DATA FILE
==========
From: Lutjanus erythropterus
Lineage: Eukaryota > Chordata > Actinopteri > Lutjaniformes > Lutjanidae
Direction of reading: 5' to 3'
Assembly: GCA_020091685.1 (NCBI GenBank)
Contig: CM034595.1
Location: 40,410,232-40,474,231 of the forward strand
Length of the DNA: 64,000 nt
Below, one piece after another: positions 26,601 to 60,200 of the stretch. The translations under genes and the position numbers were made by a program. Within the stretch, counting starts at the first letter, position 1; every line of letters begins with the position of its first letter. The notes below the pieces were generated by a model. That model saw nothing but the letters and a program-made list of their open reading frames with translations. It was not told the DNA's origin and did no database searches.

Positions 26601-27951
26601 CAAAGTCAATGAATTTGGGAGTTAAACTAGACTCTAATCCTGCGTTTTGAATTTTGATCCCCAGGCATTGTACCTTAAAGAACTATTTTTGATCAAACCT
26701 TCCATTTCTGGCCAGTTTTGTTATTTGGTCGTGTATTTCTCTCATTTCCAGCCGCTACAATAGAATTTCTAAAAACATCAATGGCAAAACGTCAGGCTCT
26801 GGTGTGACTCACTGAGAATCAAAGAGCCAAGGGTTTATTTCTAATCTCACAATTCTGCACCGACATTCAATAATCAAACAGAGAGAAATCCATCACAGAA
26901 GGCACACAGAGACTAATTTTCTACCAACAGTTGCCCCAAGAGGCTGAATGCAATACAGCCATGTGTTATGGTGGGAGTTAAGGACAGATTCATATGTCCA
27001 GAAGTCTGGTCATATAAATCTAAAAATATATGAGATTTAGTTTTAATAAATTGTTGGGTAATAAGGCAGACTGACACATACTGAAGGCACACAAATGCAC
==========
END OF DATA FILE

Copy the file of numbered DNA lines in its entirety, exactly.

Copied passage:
From: Lutjanus erythropterus
Lineage: Eukaryota > Chordata > Actinopteri > Lutjaniformes > Lutjanidae
Direction of reading: 5' to 3'
Assembly: GCA_020091685.1 (NCBI GenBank)
Contig: CM034595.1
Location: 40,410,232-40,474,231 of the forward strand
Length of the DNA: 64,000 nt
Below, one piece after another: positions 26,601 to 60,200 of the stretch. The translations under genes and the position numbers were made by a program. Within the stretch, counting starts at the first letter, position 1; every line of letters begins with the position of its first letter. The notes below the pieces were generated by a model. That model saw nothing but the letters and a program-made list of their open reading frames with translations. It was not told the DNA's origin and did no database searches.

Positions 26601-27951
26601 CAAAGTCAATGAATTTGGGAGTTAAACTAGACTCTAATCCTGCGTTTTGAATTTTGATCCCCAGGCATTGTACCTTAAAGAACTATTTTTGATCAAACCT
26701 TCCATTTCTGGCCAGTTTTGTTATTTGGTCGTGTATTTCTCTCATTTCCAGCCGCTACAATAGAATTTCTAAAAACATCAATGGCAAAACGTCAGGCTCT
26801 GGTGTGACTCACTGAGAATCAAAGAGCCAAGGGTTTATTTCTAATCTCACAATTCTGCACCGACATTCAATAATCAAACAGAGAGAAATCCATCACAGAA
26901 GGCACACAGAGACTAATTTTCTACCAACAGTTGCCCCAAGAGGCTGAATGCAATACAGCCATGTGTTATGGTGGGAGTTAAGGACAGATTCATATGTCCA
27001 GAAGTCTGGTCATATAAATCTAAAAATATATGAGATTTAGTTTTAATAAATTGTTGGGTAATAAGGCAGACTGACACATACTGAAGGCACACAAATGCAC